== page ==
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Let's say I wanted to make a website or series of pages where the title (or at least what appears on your browser's tab) alternates randomly each time it's loaded - just for giggles. I have a bank of random messages, for example:

(1) Donald Trump's spicy meme farm.

(2) Are you feeling it now Mr. Krabs?

(3) Put some respeck on the name.

Is there any way I can spoof a page's title during "real" browsing sessions without overwriting the actual title that a crawler would use for SEO?

I have tried JavaScript, since I assume most bots aren't going to support it. (Or has Google started doing that now?)

I've been loading a new message into an array and outputting it like so -

document.title = "This is the new page title.";

It seems to do what I want it to, but I have no idea what the ramifications will be as I go.

My inspiration was the question How to dynamically change a web page's title? and basically I'm trying to figure out if the top answer will hold true long-term and I won't be shooting myself in the foot if I launched a site like that.

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    So you want to show search engines one thing and show users another? You do realize that's how you get banned, right? And annoys users? So, basically, a bad idea. – John Conde Jun 23 '16 at 1:09
  • Whether or not it's a bad idea has no bearing on whether or not it's feasible. – TRose Jun 23 '16 at 1:58
  • Correct...if the question was purely academic. I am sure it's not. – John Conde Jun 23 '16 at 12:01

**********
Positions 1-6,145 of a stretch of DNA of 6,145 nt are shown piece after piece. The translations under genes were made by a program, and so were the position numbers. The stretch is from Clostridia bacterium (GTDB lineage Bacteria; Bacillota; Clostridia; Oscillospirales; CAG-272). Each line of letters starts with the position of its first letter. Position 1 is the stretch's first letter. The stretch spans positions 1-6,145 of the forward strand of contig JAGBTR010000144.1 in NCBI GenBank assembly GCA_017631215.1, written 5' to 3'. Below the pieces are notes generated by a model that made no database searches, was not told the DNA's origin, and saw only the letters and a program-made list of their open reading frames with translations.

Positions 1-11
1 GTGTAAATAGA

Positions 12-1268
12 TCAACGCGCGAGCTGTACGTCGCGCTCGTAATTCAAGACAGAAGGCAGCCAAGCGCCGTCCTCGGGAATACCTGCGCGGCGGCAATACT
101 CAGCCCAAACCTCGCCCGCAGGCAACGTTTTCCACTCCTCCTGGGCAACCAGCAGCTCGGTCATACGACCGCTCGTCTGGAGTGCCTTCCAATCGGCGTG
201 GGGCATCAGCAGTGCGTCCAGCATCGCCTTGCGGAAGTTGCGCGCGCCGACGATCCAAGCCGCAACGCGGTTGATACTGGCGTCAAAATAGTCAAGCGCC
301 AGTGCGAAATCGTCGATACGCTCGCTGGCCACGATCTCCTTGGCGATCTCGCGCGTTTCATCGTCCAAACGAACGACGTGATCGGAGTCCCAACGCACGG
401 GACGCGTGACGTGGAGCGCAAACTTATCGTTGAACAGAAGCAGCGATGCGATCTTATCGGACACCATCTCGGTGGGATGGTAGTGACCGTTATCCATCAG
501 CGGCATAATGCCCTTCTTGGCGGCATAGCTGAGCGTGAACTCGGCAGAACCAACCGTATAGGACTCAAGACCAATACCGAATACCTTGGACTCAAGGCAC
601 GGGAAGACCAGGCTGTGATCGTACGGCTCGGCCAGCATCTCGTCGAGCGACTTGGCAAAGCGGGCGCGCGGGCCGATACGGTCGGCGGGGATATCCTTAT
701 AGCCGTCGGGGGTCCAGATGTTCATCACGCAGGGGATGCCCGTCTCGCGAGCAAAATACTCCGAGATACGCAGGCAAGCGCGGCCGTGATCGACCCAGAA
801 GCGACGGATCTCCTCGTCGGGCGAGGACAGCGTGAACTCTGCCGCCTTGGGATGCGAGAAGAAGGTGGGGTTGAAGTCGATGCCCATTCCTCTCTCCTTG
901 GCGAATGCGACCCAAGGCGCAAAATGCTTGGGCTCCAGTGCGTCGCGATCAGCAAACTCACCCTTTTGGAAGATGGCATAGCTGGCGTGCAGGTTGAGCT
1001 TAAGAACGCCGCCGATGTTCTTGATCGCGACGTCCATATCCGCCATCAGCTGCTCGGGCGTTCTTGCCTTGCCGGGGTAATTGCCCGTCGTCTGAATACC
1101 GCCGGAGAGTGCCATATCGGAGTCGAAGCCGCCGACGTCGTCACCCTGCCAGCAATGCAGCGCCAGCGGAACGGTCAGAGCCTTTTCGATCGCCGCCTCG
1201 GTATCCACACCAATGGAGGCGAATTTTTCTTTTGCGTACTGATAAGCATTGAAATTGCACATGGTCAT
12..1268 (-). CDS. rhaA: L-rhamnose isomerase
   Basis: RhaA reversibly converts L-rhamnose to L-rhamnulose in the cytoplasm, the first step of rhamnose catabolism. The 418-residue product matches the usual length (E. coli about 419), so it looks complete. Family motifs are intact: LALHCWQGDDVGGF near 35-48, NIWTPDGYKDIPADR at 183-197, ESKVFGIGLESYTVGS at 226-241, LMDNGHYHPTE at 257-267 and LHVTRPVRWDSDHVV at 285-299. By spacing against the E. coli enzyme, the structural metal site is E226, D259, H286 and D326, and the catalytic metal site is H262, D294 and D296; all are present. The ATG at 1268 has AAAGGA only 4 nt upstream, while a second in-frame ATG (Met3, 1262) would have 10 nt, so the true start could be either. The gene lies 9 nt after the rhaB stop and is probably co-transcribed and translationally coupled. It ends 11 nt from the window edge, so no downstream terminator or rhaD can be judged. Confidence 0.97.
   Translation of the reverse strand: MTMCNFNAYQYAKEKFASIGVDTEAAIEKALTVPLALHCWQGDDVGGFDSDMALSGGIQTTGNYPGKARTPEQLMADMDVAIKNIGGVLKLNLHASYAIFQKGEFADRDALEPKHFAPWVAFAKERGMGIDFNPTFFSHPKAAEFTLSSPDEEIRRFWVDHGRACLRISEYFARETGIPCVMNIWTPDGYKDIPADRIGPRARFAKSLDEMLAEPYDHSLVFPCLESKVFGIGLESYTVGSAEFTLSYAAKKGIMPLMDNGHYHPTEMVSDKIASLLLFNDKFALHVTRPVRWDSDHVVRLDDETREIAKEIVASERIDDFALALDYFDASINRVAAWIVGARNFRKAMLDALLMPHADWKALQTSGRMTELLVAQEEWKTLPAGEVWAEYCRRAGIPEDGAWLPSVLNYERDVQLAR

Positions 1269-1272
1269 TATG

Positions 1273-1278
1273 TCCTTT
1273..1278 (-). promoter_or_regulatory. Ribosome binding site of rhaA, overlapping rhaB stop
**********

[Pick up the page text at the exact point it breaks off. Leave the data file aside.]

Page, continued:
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    Since you can identify crawlers serverside, you could just not serve the javascript code that changes your title. – Jurik Jun 23 '16 at 13:03
  • You do know that Google checks websites from outside of it's own network specifically to check for cloaking? Just wanted to let you know. – closetnoc Jun 23 '16 at 15:20
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Yes, Google has started supporting javascript in their bots, this is due to the increasing popularity of javascript in the web and frameworks like Angularjs.

Taking the bigger picture, the web isn't just about urls, it is about content and user experience, every day they improve their algorithm to make it better with these goals in mind, so one hack that could work today to trick bots would be detected in the future and your site is gone.

If the content of your webpage differs from what the user sees, they will detect it, the user experience will be awful and your website will be very low in SERPs.

  • Fair enough. Balanced answer. I would never actually do this in practice but it was an interesting idea to me. – TRose Jun 23 '16 at 20:55

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